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Texas was undefeated in the NCAA tournament entering Sunday night’s game versus the USF Bulls. One win was all that separated the Longhorns from their record 37th appearance in the College World Series.
College baseball’s most storied program would not be denied by the Bulls. Texas won in a manner they have all year with strong pitching, phenomenal defense, a little bit of power, and a response to everything USF could throw at them. A 12-run outburst featuring Cam Williams’ two-run shot to straightaway center and a strong start from Tristan Stevens backed up by Cole Quintanilla and Aaron Nixon sent Texas to Omaha for the second time in the David Pierce era.
“They put in a lot of work,” Pierce said. “We talked about it since day one of keeping our head down and just continuing to try to get better, and just to watch it develop and the growth of these guys has been really rewarding. To now have an opportunity to go compete for a national championship is pretty special.”
Texas heads to TD Ameritrade Park as the highest remaining seed in the NCAA tournament. The postgame celebration at UFCU Disch-Falk Field did not include a celebratory dogpile like that of other Omaha-bound teams. They’re saving that celebration. They have to accomplish something in Omaha in order to do it.
“It’s enjoy it today and back to work tomorrow,” Stevens said. “This team is never satisfied, and we know what we’re capable of. This is just another pitstop on a great journey that hopefully this team can cap off with a national championship.”
The Longhorns return to Omaha after missing the postseason entirely in 2019 and having a promising 2020 campaign cut short after a 14-3 start. In 2018, Texas headed to Nebraska in somewhat surprise fashion and were quickly cut down by two strong SEC teams.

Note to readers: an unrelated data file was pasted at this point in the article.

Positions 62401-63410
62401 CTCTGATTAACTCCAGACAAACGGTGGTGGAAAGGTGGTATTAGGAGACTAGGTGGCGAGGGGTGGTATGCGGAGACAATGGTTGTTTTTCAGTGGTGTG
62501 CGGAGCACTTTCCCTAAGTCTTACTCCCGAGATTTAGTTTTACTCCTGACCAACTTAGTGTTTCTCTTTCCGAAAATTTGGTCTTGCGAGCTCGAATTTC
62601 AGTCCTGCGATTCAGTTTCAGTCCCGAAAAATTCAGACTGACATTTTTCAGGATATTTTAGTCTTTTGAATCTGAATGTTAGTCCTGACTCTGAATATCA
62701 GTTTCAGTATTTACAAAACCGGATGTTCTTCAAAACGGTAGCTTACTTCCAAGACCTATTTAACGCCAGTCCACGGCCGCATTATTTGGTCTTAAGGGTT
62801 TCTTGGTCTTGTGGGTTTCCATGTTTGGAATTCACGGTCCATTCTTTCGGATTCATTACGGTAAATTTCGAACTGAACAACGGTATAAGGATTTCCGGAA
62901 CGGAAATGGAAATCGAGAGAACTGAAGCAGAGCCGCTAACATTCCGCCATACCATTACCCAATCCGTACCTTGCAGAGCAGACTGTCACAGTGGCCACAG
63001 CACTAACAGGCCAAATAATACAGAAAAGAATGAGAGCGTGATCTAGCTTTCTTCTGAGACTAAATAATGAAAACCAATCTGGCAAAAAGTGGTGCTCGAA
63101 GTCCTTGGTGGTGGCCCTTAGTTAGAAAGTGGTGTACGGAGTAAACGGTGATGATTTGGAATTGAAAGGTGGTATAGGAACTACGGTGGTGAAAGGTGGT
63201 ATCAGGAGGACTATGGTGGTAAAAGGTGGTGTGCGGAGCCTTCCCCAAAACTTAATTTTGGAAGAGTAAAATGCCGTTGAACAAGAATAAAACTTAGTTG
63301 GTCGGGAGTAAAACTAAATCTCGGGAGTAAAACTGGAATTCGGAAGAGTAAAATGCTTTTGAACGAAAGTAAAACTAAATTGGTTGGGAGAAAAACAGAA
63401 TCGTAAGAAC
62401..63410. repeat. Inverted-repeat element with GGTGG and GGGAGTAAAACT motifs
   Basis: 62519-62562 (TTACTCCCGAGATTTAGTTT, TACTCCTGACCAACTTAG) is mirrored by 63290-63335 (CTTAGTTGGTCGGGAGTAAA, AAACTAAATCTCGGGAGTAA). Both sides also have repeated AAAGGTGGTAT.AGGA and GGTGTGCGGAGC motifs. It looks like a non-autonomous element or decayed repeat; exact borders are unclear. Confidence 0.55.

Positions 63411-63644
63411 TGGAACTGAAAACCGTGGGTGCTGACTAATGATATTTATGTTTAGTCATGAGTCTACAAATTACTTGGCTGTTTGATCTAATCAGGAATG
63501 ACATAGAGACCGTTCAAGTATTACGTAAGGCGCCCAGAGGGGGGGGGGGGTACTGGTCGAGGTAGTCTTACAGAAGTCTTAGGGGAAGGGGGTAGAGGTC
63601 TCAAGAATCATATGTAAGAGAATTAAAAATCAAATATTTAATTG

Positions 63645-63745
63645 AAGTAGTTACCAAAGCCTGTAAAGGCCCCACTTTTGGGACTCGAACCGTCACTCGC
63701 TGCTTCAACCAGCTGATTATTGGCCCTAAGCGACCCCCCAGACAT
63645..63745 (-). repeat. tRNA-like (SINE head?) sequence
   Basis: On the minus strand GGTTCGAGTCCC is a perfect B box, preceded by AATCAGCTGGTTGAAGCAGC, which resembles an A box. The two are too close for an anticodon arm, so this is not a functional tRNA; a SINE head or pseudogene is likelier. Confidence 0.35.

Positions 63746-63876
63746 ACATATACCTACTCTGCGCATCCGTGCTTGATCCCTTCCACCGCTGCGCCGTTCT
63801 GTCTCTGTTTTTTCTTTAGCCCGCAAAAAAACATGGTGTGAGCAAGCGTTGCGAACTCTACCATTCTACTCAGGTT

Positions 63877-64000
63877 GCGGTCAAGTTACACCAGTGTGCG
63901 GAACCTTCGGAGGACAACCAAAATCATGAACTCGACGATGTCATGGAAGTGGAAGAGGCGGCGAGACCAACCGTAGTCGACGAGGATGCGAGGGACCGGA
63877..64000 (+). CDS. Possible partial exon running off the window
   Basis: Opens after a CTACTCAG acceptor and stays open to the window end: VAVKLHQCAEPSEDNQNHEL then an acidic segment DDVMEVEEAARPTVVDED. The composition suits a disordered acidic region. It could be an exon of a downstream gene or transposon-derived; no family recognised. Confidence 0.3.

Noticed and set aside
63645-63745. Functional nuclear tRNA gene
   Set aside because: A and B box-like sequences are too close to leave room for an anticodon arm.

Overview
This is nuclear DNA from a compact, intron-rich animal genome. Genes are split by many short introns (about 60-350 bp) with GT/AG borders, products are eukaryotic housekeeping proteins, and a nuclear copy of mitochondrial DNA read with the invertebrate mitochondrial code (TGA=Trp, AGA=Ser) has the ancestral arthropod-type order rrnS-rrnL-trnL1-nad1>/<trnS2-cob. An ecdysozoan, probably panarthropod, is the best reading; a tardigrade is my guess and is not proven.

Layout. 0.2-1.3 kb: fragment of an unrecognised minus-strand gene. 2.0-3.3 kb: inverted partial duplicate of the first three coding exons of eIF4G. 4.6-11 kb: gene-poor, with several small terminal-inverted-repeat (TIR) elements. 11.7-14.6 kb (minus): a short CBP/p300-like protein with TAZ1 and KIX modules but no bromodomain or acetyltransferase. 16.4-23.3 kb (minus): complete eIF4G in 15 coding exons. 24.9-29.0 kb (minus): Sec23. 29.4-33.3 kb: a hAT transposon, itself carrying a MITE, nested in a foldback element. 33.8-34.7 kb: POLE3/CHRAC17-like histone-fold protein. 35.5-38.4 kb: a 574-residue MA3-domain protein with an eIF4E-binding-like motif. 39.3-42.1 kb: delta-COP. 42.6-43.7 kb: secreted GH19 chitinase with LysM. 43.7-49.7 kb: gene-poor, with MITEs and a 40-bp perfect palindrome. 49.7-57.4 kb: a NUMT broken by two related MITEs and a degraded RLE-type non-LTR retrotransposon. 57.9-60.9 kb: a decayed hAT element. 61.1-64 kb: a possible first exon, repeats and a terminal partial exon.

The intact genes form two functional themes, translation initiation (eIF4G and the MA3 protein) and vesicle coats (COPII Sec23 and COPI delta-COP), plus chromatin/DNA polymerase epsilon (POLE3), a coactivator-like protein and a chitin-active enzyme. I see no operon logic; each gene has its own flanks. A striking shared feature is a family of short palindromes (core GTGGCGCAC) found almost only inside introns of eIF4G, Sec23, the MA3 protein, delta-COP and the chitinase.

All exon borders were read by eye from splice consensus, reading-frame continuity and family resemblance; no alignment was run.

This year, they head north but with goals greater than just being there.
“It’s an expectation you get when you sign to come here,” Stevens said. “It’s an expectation and we try to reach that and overachieve that every year. We know what this university and this tradition is about, and we hope we can deliver that every year.”
Texas trailed following the first inning against the Bulls. But as Pierce’s team seemed to always do in 2021, they kept their composure, responded, and surged back like a team on a mission.
Down 2-0 in the second, Trey Faltine stepped to the plate with two runners on. He turned and squared for a bunt several times, but with a 2-2 count pulled back and slapped a double to right-center to score one. Next at bat, Silas Ardoin doubled on a ball the USF right fielder and second baseman failed to haul in to tie the game.
Eric Kennedy gave Texas a lead it would not relinquish with a hard-hit sac fly to score Ardoin, and Mike Antico grounded out allowing Ardoin to score to make it 4-2. Texas added two more in the third with another Faltine double, this one scoring two. After taking a shot from USF, Texas gave the Bulls a taste of their own medicine and then some.
“They just never shut down,” Pierce said. “They just never give in, and eventually we just wear people down.”